28 U.S.C. § 1491(a)(1) (1994). The Supreme Court has interpreted this language to mean that a plaintiff who seeks redress in the Court of Federal Claims must present a claim for "actual, presently due money damages from the United States." United States v. King, 395 U.S. 1, 3 (1969); see also United States v. Testan, 424 U.S. 392, 400 (1976). Although the Tucker Act provides jurisdiction for damage suits against the United States Government, it is equally clear that the Tucker Act does not itself create a cause of action against the Government. Rather, a plaintiff seeking recovery against the Government in the Court of Federal Claims must point to a money-mandating constitutional provision, statute, regulation, or contract with the United States affording it a right to money damages. See United States v. Mitchell, 463 U.S. 206, 216-17 (1983); Loveladies Harbor, Inc. v. United States, 27 F.3d 1545, 1554 (Fed. Cir. 1994) (en banc); United States v. Connolly, 716 F.2d 882, 885 (Fed. Cir. 1983) (en banc).

We think that the Court of Federal Claims misconstrued the scope of its jurisdiction. The Presentment Clause of the Constitution states that before becoming law, a legislative act must be approved by both houses of Congress and must be presented to the President of the United States for approval. See U.S. Const. art. I, § 7, cl. 2. We agree that this constitutional provision neither explicitly nor implicitly obligates the federal Government to pay damages, and accordingly is not by itself actionable in the Court of Federal Claims. Cf. Connolly, 716 F.2d at 887 (holding that the First Amendment does not by itself give rise to a cause of action for damages); Carruth v. United States, 627 F.2d 1068, 1081 (Ct. Cl. 1980) (holding that claims based on the Fifth Amendment's Due Process and Equal Protection clauses do not give rise to jurisdiction under the Tucker Act); Walton v. United States, 213 Ct. Cl. 755, 757 (1977). When determining jurisdiction, however, we must look to the true nature of the underlying action. See Katz v. Cisneros, 16 F.3d 1204, 1207 (Fed. Cir. 1994); Livingston v. Derwinski, 959 F.2d 224, 225 (Fed. Cir. 1992). Here, Terran's claim for relief is based on the Vaccine Act and is a claim for money--that is, compensation under the Act. Therefore, the Vaccine Act is the "Act of Congress" which forms the basis of Terran's claim, and there is little dispute that such a claim is one for presently due money damages. Indeed, we note that the Vaccine Act itself gives jurisdiction to the Court of Federal Claims to determine whether Terran is entitled to compensation, independent of the Tucker Act. See 42 U.S.C. § 300aa-12(a) (1994).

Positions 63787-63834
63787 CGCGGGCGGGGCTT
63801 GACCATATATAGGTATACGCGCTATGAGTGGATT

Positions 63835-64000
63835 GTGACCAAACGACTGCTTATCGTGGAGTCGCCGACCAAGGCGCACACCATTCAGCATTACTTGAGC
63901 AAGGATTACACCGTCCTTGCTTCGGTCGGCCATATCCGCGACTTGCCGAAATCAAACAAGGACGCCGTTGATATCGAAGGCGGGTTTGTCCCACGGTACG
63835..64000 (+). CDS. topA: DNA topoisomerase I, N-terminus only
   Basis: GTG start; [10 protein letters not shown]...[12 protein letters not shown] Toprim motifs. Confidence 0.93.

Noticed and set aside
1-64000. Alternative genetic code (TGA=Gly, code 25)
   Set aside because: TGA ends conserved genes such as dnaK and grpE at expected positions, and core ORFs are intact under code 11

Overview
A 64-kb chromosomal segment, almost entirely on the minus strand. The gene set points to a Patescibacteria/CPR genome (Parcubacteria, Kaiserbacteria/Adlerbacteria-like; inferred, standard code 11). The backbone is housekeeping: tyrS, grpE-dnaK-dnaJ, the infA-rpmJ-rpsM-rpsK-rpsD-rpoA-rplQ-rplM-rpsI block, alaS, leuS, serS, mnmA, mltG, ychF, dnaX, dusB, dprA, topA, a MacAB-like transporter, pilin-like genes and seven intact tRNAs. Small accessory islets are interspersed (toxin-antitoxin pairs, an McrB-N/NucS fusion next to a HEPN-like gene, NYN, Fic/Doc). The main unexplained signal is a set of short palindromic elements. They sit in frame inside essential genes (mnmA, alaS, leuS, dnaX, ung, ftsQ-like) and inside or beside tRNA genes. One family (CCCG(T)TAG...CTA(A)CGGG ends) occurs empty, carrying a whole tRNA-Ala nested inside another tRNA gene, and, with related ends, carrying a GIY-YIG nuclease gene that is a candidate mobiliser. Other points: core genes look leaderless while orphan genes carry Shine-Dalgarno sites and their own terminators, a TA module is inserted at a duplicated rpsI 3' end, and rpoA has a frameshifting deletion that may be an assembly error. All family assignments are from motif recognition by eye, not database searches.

Because jurisdiction is proper, the Court of Federal Claims had the power to address Terran's argument based on the Constitution. See Beck v. Secretary, 924 F.2d 1029, 1036 (Fed. Cir. 1991) ("It is, however, reasonable to infer that the [Vaccine] Act must confer on the Claims Court that power which is necessary to adjudicate the controversy before it."); compare Connolly, 716 F.2d at 887 (holding that the Court of Claims did not have jurisdiction over plaintiff's First Amendment claim of improper removal) with Jackson v. United States, 428 F.2d 844, 846 (Ct. Cl. 1970) (holding that the Court of Claims did have jurisdiction over plaintiff's statutory claim for back pay, including arguments based on the First Amendment). We are therefore ...